Kody Wirth is a content writer and SEO specialist for Palo Alto Software—the creator's of Bplans and LivePlan. He has 3+ years experience covering small business topics and runs a part-time content writing service in his spare time.
12 min. read
Updated October 27, 2023
Maintaining your business through the coronavirus crisis has likely led you to cut costs, revise your sales projections, and potentially seek out a loan to help you stay afloat. Luckily, the SBA has created a separate COVID-19 Disaster Loan, with less stringent eligibility criteria and a streamlined application process to hopefully make more funds available for more businesses.
But simplified doesn’t mean assured, and if you recently applied for an SBA Economic Injury Disaster Loan only to have your application denied, it doesn’t have to be the end. Let’s break down the top reasons that may have led to your application being denied and the steps you can take to assure you secure funding on your second attempt.
An unfortunate side effect of the simple application is that you likely didn’t receive a specific answer as to why you were ineligible. And sure the criteria have expanded to allow more people to apply, but that doesn’t change the typical reasons that an application may be denied. Work your way through the following list to see what sticks out as a potential weak point in your application.
Most banks will not issue traditional SBA loans to brand new businesses. They often require that you’ve been in business for a couple of years, or, when do they lend to new companies or startups, they generally expect the owners to have experience in the industry.
For the COVID-19 Disaster Loans specifically, your business had to be up and running long enough to display financials that could prove that you were negatively affected by the coronavirus. This does not mean that you need 2-3 years’ worth of documents showcasing your revenue and cost of goods sold, but you’ll likely need reports that show at least 12-months of financial activity.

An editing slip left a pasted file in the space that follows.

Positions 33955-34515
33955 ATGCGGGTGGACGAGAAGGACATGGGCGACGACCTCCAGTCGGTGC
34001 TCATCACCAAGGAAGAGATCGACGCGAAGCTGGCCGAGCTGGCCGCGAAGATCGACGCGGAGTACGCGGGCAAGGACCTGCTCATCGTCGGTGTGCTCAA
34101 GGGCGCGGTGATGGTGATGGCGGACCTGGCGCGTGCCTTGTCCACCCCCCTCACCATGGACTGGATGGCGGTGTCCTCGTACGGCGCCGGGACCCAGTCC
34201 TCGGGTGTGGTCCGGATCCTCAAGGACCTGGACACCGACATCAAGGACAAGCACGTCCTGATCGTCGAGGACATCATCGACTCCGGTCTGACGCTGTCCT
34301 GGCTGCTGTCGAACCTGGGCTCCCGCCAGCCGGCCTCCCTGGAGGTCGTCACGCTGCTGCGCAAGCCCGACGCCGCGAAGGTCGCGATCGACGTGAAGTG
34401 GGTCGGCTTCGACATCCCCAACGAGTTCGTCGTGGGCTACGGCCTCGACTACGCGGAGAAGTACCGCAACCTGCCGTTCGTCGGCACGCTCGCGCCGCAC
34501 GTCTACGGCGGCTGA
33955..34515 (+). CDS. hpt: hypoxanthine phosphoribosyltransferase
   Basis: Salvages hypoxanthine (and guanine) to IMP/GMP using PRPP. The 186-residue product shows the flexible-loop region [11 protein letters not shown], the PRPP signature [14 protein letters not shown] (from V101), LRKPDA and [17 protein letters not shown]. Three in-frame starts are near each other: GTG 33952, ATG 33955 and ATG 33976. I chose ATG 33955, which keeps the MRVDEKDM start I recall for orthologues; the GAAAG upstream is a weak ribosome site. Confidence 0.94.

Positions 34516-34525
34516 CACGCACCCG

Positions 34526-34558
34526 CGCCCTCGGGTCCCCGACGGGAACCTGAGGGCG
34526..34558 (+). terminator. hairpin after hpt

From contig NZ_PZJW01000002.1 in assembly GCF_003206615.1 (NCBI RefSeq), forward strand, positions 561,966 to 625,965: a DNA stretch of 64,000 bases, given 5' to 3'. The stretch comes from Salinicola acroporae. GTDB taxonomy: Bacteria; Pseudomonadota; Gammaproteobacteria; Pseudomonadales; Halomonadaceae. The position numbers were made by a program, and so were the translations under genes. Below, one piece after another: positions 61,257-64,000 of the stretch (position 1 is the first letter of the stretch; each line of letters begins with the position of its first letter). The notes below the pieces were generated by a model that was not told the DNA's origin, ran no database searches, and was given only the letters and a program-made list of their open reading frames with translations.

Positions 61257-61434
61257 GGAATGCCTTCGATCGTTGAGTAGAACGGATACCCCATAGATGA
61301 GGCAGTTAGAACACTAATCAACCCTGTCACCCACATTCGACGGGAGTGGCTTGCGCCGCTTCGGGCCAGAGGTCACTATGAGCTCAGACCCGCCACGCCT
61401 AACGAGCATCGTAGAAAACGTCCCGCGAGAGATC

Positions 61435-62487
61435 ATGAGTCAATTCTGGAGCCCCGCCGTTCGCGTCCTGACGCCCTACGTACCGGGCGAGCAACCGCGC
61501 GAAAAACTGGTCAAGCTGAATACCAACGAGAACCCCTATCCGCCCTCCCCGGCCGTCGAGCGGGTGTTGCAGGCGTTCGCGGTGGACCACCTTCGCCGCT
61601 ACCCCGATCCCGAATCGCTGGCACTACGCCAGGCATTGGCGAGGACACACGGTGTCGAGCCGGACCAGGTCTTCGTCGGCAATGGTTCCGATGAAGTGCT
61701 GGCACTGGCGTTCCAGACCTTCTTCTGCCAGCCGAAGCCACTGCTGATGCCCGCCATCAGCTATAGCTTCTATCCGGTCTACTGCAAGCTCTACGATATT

Many startups are small, local businesses with hopes of eventually rapidly scaling—but they’re still establishing a track record. Both banks and investors are going to want some evidence that you’re going to be able to repay them. If your business has only been operational for a few months you do have options. Showcasing strong cash flow that fell when the crisis hit or large amounts of outstanding accounts receivable may be enough to help your case. Whatever financial proof you can provide, be sure to include it.
While credit score isn’t referenced as qualifying criteria for a Disaster Loan, there’s a good chance that they’ll still run a credit check during the approval process. To qualify for a traditional SBA loan, you must have a strong credit score—at least 600 for most banks. However, the required value typically depends on which lender you choose and may not need to be as high when applying for a Disaster Loan.